The Virunga National Park is in the eastern Democratic Republic of Congo. It was established in 1925 as Africa's first national park. Africa's first national park survived decades of chaos against all the odds; tourism has increased from zero in 2008, to approximately 2000 in 2010 with numbers growing steadily. The park is known for its exceptional biodiversity, containing more bird, mammal and reptile species than any protected area on the African continent. Both savanna and forest elephants as well as chimpanzees and low land gorillas can still be found in Virunga, along with Okapi, giraffes, buffaloes and many endemic birds!

(Photo Courtesy of Cai Tjeenk Willink)

Kibale National Park is a national park in western Uganda protecting moist evergreen rain forest. The park adjoins with Queen Elizabeth National Park and is an important eco-tourism and safari destination, popular for its population of habituated chimpanzees and 12 other species of primates. The park's population of elephants travels between the park and Queen Elizabeth National Park, and other large animals that live in the park include leopards, bushpigs, duikers and otters.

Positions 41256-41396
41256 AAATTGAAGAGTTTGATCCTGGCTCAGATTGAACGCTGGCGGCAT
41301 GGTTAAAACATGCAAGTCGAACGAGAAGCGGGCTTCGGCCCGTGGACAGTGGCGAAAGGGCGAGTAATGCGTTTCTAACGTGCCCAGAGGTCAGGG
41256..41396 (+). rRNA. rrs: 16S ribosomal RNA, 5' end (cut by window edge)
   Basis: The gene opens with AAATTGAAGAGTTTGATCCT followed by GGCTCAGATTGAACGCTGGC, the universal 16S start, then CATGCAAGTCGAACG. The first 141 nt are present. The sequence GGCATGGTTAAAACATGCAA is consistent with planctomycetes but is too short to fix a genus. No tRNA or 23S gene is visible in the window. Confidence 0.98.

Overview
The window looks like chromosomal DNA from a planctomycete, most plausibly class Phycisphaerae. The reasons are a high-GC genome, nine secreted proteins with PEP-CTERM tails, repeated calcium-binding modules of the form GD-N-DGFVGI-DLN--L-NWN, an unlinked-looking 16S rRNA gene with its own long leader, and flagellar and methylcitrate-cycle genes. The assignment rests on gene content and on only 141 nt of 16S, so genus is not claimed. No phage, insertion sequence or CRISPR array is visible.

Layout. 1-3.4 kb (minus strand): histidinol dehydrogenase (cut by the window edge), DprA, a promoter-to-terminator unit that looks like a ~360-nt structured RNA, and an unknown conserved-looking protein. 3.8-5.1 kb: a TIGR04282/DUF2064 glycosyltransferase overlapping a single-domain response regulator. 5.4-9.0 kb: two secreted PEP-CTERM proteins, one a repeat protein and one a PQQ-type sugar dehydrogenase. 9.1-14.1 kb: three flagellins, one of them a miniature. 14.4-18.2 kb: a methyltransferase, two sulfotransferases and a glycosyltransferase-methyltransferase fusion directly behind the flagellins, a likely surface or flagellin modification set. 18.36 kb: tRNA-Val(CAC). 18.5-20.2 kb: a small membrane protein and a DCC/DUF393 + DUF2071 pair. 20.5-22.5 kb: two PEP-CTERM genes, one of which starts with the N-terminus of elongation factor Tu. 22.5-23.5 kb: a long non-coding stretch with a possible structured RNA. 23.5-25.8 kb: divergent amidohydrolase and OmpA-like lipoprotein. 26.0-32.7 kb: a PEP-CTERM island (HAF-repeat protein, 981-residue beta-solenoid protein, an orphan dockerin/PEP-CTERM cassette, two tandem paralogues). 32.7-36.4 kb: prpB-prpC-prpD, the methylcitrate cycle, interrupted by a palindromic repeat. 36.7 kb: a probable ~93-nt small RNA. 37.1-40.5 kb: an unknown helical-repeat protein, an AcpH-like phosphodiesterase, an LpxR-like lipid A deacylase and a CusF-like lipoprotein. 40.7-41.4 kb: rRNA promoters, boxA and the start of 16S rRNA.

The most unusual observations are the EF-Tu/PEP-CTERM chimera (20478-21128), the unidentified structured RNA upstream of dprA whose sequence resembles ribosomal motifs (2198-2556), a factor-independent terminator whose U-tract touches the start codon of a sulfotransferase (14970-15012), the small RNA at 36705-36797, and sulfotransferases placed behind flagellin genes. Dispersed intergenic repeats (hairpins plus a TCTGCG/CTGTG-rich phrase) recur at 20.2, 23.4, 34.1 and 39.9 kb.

The Queen Elizabeth National Park is Uganda's most-visited game reserve. It is the most popular park because of its wildlife; including hippopotamuses, elephants, leopards, lions and chimpanzees. The area around Ishasha in Rukungiri District is renown for its tree-climbing lions, whose males sport black manes, a feature unique to the lions in this area. The park is also famous for its volcanic features, comprising volcanic cones and deep craters, many with crater lakes such as Lake Katwe, from which salt is extracted.

(Photo Courtesy of Cody Pope)